Mark Gatiss is a class act. The Sherlockcreator and star (he plays Mycroft Holmes in the BBC/PBS series) responded to a recent opinion piece in The Guardian titled “Sherlock is slowly and perversely morphing into Bond. This cannot stand” with a poem.
The Guardian published the poem in its entirety, as well as providing some Holmesian context for Gatiss’ method of response. Apparently, Sherlock Holmesauthor Sir Arthur Conan Doyle once responded to criticism with his own poem, published in the London Opinion in 1912. Sometimes, it’s hard not to marvel at the long, rich history of Sherlock Holmes.
In the poem, Gatiss, who penned the script for Sherlockseason four premiere “The Six Thatchers,” counters critic Ralph Jones’ argument that Sherlockhas abandoned the more cerebral themes of its first two seasons for Bond-like action by pointing to moments in Conan Doyle’s works in which Holmes demonstrated his considerable fighting skills. Gatiss writes:
Here is a critic who says with low blowSherlock’s no brain-box but become double-O.Says the Baker St boy is no man of action –whilst ignoring the stories that could have put him in traction.
The Solitary Cyclist sees boxing on show,The Gloria Scott and The Sign of the Fo’The Empty House too sees a mention, in time, of Mathews,who knocked out poor Sherlock’s canine.
As for arts martial, there’s surely a cluein the misspelled wrestle Doyle called baritsu.In hurling Moriarty over the torrentdid Sherlock find violence strange and abhorrent?
In shooting down pygmies and Hounds from hellDid Sherlock on Victorian niceties dwell?When Gruner’s men got him was Holmes quite compliantOr did he give good account for The Illustrious Client?
There’s no need to invoke in yarns that still thrill,Her Majesty’s Secret Servant with licence to killFrom Rathbone through Brett to Cumberbatch dandyWith his fists Mr Holmes has always been handy.
Though I admire Gatiss’ method for countering Jones’ op-ed, I can’t help but agree with Jones. In fact, The Guardian writer directly addresses Gatiss’ point, i.e. Sherlock Holmes’ canon fighting skills, in his essay. He writes:
Arthur Conan Doyle tells us in his short stories that Holmes has considerable athletic abilities, but chooses to keep these skills – boxing, bartitsu and singlestick – a titillating prospect: a stockinged leg poking out from behind a curtain. Because the most scintillating thing about Holmes is his mind, his displays of physical prowess ought to be rationed. Conan Doyle wanted his protagonist to rise above the cheap thrills of the penny dreadful. Steven Moffat and Mark Gatiss should be aware that their protagonist is at risk of suffering the fate Conan Doyle swerved.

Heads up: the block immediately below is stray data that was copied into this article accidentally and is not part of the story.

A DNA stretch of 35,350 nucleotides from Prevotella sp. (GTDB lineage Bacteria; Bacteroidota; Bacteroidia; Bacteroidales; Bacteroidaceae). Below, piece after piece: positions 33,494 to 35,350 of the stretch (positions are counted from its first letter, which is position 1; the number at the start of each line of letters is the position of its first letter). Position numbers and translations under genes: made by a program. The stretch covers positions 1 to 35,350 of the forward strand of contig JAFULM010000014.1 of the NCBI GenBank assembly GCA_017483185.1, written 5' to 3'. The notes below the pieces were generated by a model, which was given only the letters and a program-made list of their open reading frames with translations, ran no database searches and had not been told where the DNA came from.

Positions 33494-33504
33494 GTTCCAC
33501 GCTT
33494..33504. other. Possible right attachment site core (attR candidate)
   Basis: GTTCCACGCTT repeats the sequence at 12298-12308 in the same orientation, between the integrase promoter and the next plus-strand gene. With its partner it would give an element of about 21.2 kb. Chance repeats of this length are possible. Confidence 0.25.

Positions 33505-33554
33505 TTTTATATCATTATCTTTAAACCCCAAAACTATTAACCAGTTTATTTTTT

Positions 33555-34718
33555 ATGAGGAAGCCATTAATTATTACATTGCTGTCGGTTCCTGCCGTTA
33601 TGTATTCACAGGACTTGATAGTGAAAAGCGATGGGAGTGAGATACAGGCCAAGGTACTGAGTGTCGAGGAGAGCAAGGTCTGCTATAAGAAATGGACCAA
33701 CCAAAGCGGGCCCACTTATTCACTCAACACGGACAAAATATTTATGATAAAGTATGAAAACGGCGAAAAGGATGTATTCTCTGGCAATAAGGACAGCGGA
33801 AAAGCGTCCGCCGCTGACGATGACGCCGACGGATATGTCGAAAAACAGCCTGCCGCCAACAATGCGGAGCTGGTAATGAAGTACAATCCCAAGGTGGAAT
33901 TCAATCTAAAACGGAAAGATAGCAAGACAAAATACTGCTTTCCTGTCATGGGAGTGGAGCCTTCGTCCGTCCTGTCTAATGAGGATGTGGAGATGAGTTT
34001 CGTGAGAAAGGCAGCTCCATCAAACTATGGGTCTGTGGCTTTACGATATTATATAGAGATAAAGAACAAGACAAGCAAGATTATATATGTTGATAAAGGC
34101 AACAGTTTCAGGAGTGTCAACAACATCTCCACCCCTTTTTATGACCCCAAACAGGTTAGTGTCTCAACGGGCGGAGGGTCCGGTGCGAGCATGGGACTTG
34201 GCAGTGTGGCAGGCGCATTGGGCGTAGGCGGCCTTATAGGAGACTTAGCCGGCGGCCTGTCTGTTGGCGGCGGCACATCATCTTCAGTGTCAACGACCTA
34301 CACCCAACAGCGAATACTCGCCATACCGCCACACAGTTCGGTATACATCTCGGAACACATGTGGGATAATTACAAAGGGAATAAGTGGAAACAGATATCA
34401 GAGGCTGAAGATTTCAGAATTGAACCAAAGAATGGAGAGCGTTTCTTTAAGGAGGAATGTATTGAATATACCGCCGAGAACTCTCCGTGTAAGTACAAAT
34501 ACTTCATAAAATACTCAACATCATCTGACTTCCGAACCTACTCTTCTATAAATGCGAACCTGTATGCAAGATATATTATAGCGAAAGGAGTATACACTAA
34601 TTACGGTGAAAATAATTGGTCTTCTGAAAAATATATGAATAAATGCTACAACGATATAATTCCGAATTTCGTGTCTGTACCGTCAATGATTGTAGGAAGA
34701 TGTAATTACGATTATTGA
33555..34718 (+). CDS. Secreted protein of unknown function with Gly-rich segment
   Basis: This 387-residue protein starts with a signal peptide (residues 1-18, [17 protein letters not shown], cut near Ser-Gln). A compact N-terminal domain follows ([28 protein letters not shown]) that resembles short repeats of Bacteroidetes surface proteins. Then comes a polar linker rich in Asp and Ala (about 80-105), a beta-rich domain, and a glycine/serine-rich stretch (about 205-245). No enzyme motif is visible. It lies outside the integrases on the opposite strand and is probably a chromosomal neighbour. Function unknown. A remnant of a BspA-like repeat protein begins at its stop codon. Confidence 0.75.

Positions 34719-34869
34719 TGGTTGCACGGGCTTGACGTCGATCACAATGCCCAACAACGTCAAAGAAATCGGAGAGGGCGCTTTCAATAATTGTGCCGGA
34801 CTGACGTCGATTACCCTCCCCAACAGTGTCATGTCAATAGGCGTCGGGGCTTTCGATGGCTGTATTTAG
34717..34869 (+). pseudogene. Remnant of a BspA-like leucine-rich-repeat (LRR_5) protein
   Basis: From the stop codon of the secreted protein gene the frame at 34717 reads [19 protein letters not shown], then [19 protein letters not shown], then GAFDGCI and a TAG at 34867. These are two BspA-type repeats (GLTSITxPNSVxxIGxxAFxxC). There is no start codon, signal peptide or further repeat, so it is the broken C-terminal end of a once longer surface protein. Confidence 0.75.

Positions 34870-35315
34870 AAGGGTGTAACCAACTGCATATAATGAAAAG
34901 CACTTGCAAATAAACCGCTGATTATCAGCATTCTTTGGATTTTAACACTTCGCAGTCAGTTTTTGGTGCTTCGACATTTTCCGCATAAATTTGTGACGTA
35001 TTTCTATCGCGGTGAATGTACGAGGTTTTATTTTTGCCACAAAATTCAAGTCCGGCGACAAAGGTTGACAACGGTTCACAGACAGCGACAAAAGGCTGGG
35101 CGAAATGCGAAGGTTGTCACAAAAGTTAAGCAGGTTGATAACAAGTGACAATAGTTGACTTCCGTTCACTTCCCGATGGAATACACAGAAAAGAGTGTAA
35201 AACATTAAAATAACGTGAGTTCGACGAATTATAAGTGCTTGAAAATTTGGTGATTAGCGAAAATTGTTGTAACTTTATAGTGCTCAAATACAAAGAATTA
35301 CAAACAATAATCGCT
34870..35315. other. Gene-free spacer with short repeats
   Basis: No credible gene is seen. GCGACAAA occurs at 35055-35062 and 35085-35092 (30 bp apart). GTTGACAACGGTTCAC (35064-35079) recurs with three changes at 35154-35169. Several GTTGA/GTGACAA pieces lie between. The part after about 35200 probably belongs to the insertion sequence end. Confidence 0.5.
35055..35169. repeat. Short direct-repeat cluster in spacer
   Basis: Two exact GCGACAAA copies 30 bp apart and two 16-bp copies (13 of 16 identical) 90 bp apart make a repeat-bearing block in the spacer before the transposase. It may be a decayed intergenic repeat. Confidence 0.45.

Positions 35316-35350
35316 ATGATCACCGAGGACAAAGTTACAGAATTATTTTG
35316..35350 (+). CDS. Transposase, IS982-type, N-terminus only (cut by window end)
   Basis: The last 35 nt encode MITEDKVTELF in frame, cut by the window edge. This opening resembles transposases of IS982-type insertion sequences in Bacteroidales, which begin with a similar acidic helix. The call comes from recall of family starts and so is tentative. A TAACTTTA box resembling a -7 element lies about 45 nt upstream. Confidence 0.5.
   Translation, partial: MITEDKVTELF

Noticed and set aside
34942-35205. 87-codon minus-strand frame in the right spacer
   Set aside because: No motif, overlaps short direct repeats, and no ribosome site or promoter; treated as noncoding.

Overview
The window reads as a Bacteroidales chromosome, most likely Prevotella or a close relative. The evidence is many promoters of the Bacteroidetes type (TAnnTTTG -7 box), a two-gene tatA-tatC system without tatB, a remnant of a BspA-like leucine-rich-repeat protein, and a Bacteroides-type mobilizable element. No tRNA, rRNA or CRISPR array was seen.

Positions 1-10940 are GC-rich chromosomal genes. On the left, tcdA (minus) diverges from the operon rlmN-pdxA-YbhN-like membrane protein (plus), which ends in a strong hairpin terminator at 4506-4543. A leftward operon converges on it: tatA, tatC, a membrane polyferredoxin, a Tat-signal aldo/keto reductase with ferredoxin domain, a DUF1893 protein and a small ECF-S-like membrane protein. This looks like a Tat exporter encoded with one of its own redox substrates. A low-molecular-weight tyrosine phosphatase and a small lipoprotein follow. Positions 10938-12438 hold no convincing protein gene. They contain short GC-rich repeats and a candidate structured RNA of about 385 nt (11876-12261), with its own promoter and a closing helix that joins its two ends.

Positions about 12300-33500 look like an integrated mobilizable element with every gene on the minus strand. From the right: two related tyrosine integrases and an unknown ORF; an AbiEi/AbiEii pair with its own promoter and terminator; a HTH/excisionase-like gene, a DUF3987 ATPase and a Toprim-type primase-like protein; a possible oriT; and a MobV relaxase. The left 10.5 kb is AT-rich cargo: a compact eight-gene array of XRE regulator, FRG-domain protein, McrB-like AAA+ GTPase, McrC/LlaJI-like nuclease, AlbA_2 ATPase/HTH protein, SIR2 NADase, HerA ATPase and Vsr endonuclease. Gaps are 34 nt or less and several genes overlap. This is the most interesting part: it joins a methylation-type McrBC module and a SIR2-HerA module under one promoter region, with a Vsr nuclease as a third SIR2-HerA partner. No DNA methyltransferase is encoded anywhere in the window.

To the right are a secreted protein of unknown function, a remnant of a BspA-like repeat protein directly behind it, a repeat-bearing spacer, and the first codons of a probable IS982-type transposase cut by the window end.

As Jones points out, Sherlockisn’t just in danger of perhaps becoming unfaithful to the tone of Conan Doyle canon, but, perhaps more perilously, in danger of being unfaithful to the show it once was. (Arguably, that ship has already sailed.)
Audiences didn’t fall in love with Sherlock solelyfor the ways in which it was or wasn’t like Holmesian canon. They fell in love with it for its unique brand of storytelling, a narrative style that emphasized logic over action and grounded character work over the more surreal emotional drama that tends to come with spy stories.
For our own review of the Sherlockseason four premiere, head over here.
If you’re interested, here is Conan Doyle’s poem, a response to critic Arthur Guiterman’s critique that Sherlock Holmes should not put down other fictional detectives when Conan Doyle owes so much to them. Conan Doyle points out that his character’s criticism of his fellow fictional detectives points to his own vanity rather than to the author’s perspective on the work of his detective writer predecessors and contemporaries.
Check it out…
Sure there are times when one cries with acidity, ‘Where are the limits of human stupidity?’ Here is a critic who says as a platitude That I am guilty because ‘in gratitude Sherlock, the sleuth-hound, with motives ulterior, Sneers at Poe’s Dupin as ‘very inferior.’ Have you not learned, my esteemed communicator, That the created is not the creator? As the creator I’ve praised to satiety Poe’s Monsieur Dupin, his skill and variety, And have admitted that in my detective work I owe to my model a deal of selective work. But is it not on the verge of inanity To put down to me my creation’s crude vanity? He, the created, would scoff and would sneer, Where I, the creator, would bow and revere. So please grip this fact with your cerebral tentacle: The doll and its maker are never identical.
Do you agree with Gatiss’ defense of Sherlock’s more action-oriented fourth season? Sound off in the comments below…